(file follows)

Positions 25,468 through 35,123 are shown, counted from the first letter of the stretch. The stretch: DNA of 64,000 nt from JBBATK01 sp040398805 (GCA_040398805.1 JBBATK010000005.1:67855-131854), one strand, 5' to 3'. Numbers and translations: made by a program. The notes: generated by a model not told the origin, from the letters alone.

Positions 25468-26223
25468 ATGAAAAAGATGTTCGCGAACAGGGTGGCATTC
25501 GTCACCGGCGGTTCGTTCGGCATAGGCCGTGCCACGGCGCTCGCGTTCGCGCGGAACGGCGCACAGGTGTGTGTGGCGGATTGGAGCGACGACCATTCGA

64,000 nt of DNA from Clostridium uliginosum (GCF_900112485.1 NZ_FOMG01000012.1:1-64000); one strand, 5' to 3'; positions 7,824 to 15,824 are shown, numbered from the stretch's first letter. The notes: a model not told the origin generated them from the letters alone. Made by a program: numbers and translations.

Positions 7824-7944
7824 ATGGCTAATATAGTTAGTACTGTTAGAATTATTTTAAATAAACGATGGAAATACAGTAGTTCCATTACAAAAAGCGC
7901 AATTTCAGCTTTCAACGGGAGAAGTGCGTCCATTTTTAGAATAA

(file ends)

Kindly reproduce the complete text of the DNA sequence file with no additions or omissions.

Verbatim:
Positions 25,468 through 35,123 are shown, counted from the first letter of the stretch. The stretch: DNA of 64,000 nt from JBBATK01 sp040398805 (GCA_040398805.1 JBBATK010000005.1:67855-131854), one strand, 5' to 3'. Numbers and translations: made by a program. The notes: generated by a model not told the origin, from the letters alone.

Positions 25468-26223
25468 ATGAAAAAGATGTTCGCGAACAGGGTGGCATTC
25501 GTCACCGGCGGTTCGTTCGGCATAGGCCGTGCCACGGCGCTCGCGTTCGCGCGGAACGGCGCACAGGTGTGTGTGGCGGATTGGAGCGACGACCATTCGA

64,000 nt of DNA from Clostridium uliginosum (GCF_900112485.1 NZ_FOMG01000012.1:1-64000); one strand, 5' to 3'; positions 7,824 to 15,824 are shown, numbered from the stretch's first letter. The notes: a model not told the origin generated them from the letters alone. Made by a program: numbers and translations.

Positions 7824-7944
7824 ATGGCTAATATAGTTAGTACTGTTAGAATTATTTTAAATAAACGATGGAAATACAGTAGTTCCATTACAAAAAGCGC
7901 AATTTCAGCTTTCAACGGGAGAAGTGCGTCCATTTTTAGAATAA